How Glean built a $bn AI product

and how it was conceived inside Google

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Today we’re looking at Glean, an AI-powered search and knowledge discovery solution for enterprises.

Glean has successfully established itself as a leader in the AI space. It’s valued at over $1BN (hello, unicorn status) and is backed by the likes of Kleiner Perkins, Lightspeed and Sequoia. Its client roster includes Databricks, Duolingo, and Grammarly, to name a few.

The company is revolutionising how modern teams locate internal information. By providing a centralised repository of a company’s information, workers can swiftly find any document, information or person they need to do their work.

Thanks to Arvind Jain for his time for this post.

Humble beginnings

Like many of today’s successful tech companies, Glean was born out of real challenges experienced at work. Arvind Jain is Glean’s co-founder and CEO. He was struggling with knowledge search and discovery at his previous startup, Rubrik, when he landed on the idea for Glean.

“Rubrik grew extremely fast, reaching over 1,000 employees within four years. Despite the growth, we noticed declining productivity metrics across different departments. Through internal pulse surveys, we discovered that our team was struggling to find information they needed to be effective. Employees complained about not knowing where to find information or who to approach for help.”

Jain tried to find a ready-made solution for Rubrik. But the requirements proved a challenge: it needed to integrate with over 300 applications used by Rubrik’s employees, and work well enough that the adoption rate would be high.

To Jain’s surprise and frustration, no such solution existed. And this seemed to be an industry-wide issue. Enterprise companies everywhere were struggling. They has lots of information in lots of different places, without the means for employees to locate it.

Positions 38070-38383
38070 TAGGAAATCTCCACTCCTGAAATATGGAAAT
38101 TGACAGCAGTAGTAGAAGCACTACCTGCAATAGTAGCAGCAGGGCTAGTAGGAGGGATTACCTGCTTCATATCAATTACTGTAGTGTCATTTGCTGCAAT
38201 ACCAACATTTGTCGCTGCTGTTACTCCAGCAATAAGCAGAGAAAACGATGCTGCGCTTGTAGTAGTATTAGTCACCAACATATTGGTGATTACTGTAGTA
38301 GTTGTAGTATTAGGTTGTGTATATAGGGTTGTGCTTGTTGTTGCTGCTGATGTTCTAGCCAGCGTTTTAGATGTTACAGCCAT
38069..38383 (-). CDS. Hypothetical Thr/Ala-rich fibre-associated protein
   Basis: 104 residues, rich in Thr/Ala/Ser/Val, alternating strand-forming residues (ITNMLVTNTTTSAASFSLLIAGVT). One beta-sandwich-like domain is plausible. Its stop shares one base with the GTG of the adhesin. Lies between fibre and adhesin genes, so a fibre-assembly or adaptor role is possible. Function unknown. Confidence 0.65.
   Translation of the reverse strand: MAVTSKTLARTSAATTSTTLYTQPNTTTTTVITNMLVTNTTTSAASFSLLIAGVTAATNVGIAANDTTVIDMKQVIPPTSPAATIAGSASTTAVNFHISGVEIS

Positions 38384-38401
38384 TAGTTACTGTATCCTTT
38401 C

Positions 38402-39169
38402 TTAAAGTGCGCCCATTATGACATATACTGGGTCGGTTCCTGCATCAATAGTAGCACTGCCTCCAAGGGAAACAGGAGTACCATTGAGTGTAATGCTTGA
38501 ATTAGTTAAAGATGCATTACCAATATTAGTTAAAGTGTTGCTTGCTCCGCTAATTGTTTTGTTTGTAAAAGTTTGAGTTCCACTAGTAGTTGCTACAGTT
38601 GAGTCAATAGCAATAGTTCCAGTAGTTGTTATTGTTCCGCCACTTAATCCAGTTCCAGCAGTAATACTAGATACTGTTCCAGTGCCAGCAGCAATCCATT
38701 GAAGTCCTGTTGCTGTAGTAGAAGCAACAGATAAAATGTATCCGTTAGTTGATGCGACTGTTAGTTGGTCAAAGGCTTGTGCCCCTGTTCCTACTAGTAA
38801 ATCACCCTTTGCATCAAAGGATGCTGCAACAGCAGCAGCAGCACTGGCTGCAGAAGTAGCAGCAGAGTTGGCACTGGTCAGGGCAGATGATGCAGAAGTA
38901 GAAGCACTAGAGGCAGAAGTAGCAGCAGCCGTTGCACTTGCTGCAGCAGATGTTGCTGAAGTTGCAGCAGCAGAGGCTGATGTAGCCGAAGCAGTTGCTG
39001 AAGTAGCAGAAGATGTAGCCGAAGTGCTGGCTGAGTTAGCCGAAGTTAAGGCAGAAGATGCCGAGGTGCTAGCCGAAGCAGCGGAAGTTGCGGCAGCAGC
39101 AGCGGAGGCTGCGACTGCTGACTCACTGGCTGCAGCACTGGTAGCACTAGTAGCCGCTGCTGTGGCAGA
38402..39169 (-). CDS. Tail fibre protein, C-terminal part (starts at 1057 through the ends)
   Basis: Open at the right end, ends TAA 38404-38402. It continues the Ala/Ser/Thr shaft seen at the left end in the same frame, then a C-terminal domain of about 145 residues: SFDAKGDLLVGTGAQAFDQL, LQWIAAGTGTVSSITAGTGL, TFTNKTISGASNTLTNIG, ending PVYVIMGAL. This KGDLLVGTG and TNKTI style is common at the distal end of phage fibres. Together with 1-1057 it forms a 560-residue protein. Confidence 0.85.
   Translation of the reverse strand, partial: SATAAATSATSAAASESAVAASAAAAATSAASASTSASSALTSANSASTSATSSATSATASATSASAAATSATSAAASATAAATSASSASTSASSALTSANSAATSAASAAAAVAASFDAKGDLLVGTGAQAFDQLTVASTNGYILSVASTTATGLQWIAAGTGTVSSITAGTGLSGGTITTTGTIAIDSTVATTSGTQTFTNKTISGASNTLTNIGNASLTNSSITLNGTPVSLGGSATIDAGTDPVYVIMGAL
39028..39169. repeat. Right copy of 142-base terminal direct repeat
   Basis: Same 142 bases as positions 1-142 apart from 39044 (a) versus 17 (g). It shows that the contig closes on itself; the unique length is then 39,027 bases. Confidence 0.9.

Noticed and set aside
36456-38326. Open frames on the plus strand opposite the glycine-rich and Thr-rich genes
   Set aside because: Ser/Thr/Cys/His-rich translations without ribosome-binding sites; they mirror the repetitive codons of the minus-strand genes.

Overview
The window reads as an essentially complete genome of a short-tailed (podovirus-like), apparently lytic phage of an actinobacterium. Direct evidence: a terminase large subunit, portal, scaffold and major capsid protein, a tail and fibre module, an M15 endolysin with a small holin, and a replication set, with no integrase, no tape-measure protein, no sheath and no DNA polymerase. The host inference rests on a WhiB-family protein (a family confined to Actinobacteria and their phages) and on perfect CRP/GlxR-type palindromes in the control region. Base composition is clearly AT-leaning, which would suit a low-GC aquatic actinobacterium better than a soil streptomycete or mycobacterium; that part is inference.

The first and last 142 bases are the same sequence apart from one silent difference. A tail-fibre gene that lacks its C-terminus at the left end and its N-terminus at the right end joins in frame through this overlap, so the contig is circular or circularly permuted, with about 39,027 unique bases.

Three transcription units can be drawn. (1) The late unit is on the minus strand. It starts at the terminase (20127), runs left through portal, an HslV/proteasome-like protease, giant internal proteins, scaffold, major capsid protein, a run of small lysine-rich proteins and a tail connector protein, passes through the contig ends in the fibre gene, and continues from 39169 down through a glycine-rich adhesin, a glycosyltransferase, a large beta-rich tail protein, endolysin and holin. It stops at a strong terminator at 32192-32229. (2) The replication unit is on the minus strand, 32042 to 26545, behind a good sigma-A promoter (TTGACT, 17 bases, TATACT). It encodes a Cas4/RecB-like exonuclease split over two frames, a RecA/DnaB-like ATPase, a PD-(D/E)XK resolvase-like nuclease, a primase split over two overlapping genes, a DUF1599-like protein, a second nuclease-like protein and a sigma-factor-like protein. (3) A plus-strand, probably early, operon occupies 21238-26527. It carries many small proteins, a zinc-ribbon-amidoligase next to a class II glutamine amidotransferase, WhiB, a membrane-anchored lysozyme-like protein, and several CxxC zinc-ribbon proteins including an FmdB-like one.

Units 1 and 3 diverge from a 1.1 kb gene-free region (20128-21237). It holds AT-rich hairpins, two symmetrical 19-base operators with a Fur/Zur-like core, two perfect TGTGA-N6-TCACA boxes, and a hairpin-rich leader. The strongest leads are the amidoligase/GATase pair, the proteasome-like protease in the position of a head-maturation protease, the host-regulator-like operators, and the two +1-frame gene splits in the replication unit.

When you can’t find it, build it.

Jain had identified a gap in the market. He saw the opportunity to create the solution companies needed, and decided to go build it. He hired someone to take over his R&D responsibilities at Rubrik and got to work on incubating the idea that would later become Glean.

Solving a common problem

Information retrieval is a common use-case. According to McKinsey, a survey revealed that over a quarter of a typical knowledge worker’s time is spent searching for information. Another found that only 16 percent of content is posted where other workers can access it.

The problems here are obvious. Companies want their workers to spend time doing the things that make the business most successful. Not wasting time finding stuff.

But the reason few solutions exist is because it's a hard problem to solve. Firstly, every enterprise is different, with its own unique set of information, apps, tech stack and people to solve for. Secondly, it’s only in the last decade that the support for APIs has become available across most apps. Before that, trying to integrate with say, a messaging app, was difficult to the point of being impossible.

Now, thanks to the rapidly changing technological environment and progression in AI, a solution like Glean is possible. And judging by the company’s success, it’s a solution that’s been eagerly awaited.

The Google standard

Glean’s founding team all worked at Google previously. There, they had the luxury of using Moma—a custom intranet that indexes everything used inside Google.

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